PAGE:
Roger Dooley: Sort of, yeah, “Go to college, get a degree and you’ll find a husband along the way.”
Heather Ann: Right. I was bred to be a MRS degree. You know what that is?
Roger Dooley: Right, the Mrs degree.
Heather Ann: I’ve had men in my life who I was in a relationship with that said “Okay, that whole entrepreneur thing, you can go ahead and stop now.” It’s like a phase you know? “You can go ahead and get a job now.” I’m like “No, I don’t think you get it. This is who I am.” And people have their own view on that, whatever that view is.
Roger Dooley: Well, you’re breaking a couple of stereotypes there. Not just the stereotype of a female who is in business, but I think that for most people a traditional job is sort of the acceptable thing and being an entrepreneur is kind of weird. Although, these days with Shark Tank and so on I think entrepreneurs are getting a better name, but certainly a few years ago that was not the case.
Heather Ann: Correct, but it’s also personal. So, it’s a very personal thing. I think I’ve finally got on my journey who I am. Who I am is an entrepreneur, and when I got that’s who I am on a core level it doesn’t matter if I have a business or not right? So, it’s like an athlete. When an athlete gets who they are as an athlete it doesn’t matter what game they play sometimes. Maybe they’re Michael Jordan, he played NBA, then he went to baseball, then he went to golf. It didn’t matter. Who he is is an athlete.
So, it’s like that and when you get who you are at a core level it doesn’t matter for me as a business owner, as an entrepreneur, I can create something, it can work, it can fail. I’m not attached. I’m not attached to the outcome as much. Do I want it to be successful? Yes. However I just build another business from zero to 1.5 million in sales and sell my company here in Austin. That business is going through a transition and my ex-business partner is going to take the business over. I’m starting something from scratch again.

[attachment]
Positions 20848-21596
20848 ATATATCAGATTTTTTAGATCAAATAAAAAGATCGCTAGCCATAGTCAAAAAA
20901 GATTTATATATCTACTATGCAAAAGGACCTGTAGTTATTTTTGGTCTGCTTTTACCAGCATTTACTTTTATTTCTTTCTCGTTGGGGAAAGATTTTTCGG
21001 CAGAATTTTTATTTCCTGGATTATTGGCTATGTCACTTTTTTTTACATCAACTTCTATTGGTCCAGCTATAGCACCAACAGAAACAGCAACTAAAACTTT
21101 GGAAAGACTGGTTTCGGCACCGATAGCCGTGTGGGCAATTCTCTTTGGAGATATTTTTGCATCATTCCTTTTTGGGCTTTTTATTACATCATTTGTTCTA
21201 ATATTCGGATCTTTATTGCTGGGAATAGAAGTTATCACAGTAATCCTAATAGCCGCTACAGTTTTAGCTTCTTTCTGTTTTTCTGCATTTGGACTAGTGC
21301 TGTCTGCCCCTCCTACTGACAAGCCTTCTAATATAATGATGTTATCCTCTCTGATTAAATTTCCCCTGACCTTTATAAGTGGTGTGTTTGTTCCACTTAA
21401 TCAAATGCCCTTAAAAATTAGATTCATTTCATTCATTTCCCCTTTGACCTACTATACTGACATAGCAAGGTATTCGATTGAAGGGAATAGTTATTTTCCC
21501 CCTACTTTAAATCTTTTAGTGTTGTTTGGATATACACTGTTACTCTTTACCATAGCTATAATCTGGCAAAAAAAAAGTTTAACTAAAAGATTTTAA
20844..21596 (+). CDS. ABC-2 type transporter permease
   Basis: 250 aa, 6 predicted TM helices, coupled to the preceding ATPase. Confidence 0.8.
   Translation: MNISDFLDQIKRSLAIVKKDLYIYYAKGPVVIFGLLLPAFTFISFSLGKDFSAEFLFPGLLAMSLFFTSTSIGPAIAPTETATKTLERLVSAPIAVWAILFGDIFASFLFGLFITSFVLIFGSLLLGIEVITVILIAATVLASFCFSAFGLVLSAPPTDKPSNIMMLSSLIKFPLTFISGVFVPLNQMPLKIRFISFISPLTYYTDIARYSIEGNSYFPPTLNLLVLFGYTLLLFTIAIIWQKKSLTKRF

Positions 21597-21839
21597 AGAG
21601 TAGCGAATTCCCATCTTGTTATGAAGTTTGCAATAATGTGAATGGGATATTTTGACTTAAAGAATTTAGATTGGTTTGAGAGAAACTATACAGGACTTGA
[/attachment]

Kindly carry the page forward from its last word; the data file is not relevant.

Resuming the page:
So, I think that that’s a very powerful view to come from when you get who you are, versus trying to be a business owner, trying to be an entrepreneur, and trying to make one thing work versus just giving that’s who you are if that’s who you are.
Roger Dooley: Yeah. You know, Heather and I suppose a few readers might look at the title, and skim a few pages, and then go out and buy some new stiletto’s and a push up bra or something. Are there some mistakes women should avoid in trying to follow your strategies?
Heather Ann: Yeah, so leading with sex is very different than owning who you are as a feminine woman. So, going back to my days I used to travel the country and I would literally wear turtlenecks and really big, huge, boxy outfits. Try to cover up that I was woman. Try to cover it up because I want to be smart, I want to be intelligent, and that’s what happens a lot. I hear that a lot from women.